The New Hampshire race will be tough. The most recent polling of the GOP primary shows Rubens attracting about 4 percent of the vote, compared to Brown’s 40 percent, but Lessig is insistent about describing Mayday PAC’s work as a real effort to win elections and change policy, not a quixotic undertaking that will run symbolic candidates just to get their message out there.
“Everybody thinks this, but nobody thinks there’s anything you can do about it,” Lessig said, referencing research that 96 percent of Americans want to reduce the influence of money in politics, but 91 percent don’t think it’s possible.
“What we’re trying to do is map a plan for how it is possible,” he said. “If we can do that, people are going to be more interested in acting on it because you can actually thaw this skepticism to make it feasible.”
That is the central skepticism that Lessig and Mayday have to overcome. Not only are their goals grand, but they are focusing on an issue that is not considered to be an animating one for voters. Senate Democrats have taken symbolic actions like introducing a constitutional amendment that would overturn the U.S. Supreme Court’s Citizens United decision, but nobody actually expects that to be a key issue in the 2014 midterm elections.
“It’s extremely hard to move the dial on campaign finance,” Heather Gerken, a law professor at Yale University who has advised campaigns including President Barack Obama’s 2012 campaign, told TPM. “Although voters pretty much believe the fix is in and are deeply skeptical of the political system, when you get to the point of trying to push legislation through, it’s just very hard to get anything akin to grassroots support.”
However, she added: “If anyone can do it, it’s Larry. He’s restless. He is trying stuff that people have not tried before. He’s harnessing politics to fix politics.”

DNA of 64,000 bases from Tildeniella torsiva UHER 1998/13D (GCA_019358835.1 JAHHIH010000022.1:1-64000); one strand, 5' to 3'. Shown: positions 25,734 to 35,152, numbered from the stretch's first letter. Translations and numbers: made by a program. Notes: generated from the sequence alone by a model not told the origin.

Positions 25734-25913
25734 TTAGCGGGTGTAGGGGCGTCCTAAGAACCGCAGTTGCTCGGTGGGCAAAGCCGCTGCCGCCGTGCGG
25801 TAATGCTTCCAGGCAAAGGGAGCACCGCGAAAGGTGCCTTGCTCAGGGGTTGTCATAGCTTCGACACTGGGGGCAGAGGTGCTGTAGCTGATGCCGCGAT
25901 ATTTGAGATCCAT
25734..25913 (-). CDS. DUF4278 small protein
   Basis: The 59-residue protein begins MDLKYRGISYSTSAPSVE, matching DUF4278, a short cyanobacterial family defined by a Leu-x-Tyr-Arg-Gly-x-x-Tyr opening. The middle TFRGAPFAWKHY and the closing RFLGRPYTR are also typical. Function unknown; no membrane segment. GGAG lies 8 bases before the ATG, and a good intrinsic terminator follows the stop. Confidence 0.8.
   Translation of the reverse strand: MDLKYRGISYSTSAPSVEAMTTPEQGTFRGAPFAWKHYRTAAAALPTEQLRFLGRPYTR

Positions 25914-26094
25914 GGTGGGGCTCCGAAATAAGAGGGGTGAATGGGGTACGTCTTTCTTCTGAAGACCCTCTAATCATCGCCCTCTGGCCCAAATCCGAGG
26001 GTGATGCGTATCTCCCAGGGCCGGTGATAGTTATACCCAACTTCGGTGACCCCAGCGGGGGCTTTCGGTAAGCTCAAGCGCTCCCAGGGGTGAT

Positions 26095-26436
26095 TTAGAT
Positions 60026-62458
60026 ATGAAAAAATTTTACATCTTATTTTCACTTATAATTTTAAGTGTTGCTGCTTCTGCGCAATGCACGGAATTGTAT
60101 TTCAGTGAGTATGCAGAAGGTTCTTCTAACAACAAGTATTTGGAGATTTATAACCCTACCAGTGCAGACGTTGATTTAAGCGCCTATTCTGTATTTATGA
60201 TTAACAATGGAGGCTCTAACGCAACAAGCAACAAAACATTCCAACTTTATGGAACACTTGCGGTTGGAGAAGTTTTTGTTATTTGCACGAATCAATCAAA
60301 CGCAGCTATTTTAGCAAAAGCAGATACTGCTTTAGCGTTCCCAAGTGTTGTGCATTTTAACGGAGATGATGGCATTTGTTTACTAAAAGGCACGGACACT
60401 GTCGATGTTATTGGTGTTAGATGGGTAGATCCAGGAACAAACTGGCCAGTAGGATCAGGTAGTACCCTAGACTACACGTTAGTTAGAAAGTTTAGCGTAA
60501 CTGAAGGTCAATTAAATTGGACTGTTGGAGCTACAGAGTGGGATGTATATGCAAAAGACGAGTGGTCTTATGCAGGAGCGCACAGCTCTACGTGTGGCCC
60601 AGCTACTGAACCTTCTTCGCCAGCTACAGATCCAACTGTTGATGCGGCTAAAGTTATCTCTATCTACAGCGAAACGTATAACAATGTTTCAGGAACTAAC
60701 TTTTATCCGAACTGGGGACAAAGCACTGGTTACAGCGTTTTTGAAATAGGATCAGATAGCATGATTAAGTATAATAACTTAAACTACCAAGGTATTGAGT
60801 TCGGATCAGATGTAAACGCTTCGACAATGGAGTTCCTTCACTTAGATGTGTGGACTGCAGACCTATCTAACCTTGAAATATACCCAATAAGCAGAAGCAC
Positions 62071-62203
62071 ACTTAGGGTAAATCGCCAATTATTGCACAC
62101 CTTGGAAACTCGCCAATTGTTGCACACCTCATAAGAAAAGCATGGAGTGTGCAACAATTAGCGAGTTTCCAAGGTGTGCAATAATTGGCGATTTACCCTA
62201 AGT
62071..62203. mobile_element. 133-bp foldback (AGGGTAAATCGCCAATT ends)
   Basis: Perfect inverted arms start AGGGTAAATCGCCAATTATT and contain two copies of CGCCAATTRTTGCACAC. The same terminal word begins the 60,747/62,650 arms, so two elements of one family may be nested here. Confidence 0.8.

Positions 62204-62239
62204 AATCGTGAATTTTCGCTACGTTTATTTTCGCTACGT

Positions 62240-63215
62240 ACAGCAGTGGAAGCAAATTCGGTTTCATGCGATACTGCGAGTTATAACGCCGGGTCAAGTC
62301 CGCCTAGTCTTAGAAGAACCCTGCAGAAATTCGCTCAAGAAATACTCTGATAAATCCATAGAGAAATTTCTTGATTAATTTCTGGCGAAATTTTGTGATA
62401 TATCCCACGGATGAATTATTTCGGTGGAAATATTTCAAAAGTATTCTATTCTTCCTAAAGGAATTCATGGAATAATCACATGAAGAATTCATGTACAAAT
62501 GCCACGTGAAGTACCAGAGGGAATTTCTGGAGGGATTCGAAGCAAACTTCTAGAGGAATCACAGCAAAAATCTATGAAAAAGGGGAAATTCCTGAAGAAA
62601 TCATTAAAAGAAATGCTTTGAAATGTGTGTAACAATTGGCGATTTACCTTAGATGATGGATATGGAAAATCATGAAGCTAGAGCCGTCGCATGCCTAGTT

More example like last week’s victory in Arizona and fewer like the expected defeat next week in New Hampshire would be Mayday’s recipe for success then. But it also remains to be seen what happens after they’ve made a mark. Groups like Americans for Prosperity — a political advocacy non-profit, not a super PAC, but the kind of group Lessig is after — would presumably step up to the plate if they actually felt their existence was threatened.
So far, Lessig said he hasn’t had much contact with the super PAC world. But those from the left side of the ideological spectrum are watching at least — and cheering Lessig on in his bid to put super PACs out of business. But even among them, there is a bit of realism. Becky Bond, president of the liberal CREDO super PAC, told TPM that campaign finance would likely have to wait until at least 2020 after Democrats have a chance to redraw legislative maps and take back the House.
“This is not an easy task, but it’s an important one. These struggles take a long time, and we’ll have to build toward it,” she said. “Many of the pieces of machinery needed to restore democracy are going to be decided by elections. That’s why it’s important that pro-reform efforts like Mayday PAC are getting involved in elections to help voters get an equal footing with corporations when it comes to who gets elected.”